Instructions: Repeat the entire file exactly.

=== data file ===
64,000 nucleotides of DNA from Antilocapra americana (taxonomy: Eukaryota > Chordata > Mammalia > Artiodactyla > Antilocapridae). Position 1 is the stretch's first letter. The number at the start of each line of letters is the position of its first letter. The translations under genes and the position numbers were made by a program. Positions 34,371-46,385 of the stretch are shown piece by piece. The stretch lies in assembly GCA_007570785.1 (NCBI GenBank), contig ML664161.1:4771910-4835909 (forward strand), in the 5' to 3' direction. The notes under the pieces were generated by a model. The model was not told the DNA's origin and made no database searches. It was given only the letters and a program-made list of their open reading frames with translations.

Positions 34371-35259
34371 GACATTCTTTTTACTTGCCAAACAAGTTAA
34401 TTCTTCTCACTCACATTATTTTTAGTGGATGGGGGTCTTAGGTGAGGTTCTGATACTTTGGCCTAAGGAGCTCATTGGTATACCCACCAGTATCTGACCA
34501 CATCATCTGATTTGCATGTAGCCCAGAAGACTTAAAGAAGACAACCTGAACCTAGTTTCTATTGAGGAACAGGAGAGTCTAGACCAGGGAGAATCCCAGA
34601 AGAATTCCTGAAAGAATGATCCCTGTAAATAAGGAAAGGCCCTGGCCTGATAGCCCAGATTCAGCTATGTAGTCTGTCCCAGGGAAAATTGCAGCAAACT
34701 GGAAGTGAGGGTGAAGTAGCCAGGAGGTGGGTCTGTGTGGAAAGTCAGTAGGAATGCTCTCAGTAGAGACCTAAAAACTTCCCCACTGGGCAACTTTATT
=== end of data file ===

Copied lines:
64,000 nucleotides of DNA from Antilocapra americana (taxonomy: Eukaryota > Chordata > Mammalia > Artiodactyla > Antilocapridae). Position 1 is the stretch's first letter. The number at the start of each line of letters is the position of its first letter. The translations under genes and the position numbers were made by a program. Positions 34,371-46,385 of the stretch are shown piece by piece. The stretch lies in assembly GCA_007570785.1 (NCBI GenBank), contig ML664161.1:4771910-4835909 (forward strand), in the 5' to 3' direction. The notes under the pieces were generated by a model. The model was not told the DNA's origin and made no database searches. It was given only the letters and a program-made list of their open reading frames with translations.

Positions 34371-35259
34371 GACATTCTTTTTACTTGCCAAACAAGTTAA
34401 TTCTTCTCACTCACATTATTTTTAGTGGATGGGGGTCTTAGGTGAGGTTCTGATACTTTGGCCTAAGGAGCTCATTGGTATACCCACCAGTATCTGACCA
34501 CATCATCTGATTTGCATGTAGCCCAGAAGACTTAAAGAAGACAACCTGAACCTAGTTTCTATTGAGGAACAGGAGAGTCTAGACCAGGGAGAATCCCAGA
34601 AGAATTCCTGAAAGAATGATCCCTGTAAATAAGGAAAGGCCCTGGCCTGATAGCCCAGATTCAGCTATGTAGTCTGTCCCAGGGAAAATTGCAGCAAACT
34701 GGAAGTGAGGGTGAAGTAGCCAGGAGGTGGGTCTGTGTGGAAAGTCAGTAGGAATGCTCTCAGTAGAGACCTAAAAACTTCCCCACTGGGCAACTTTATT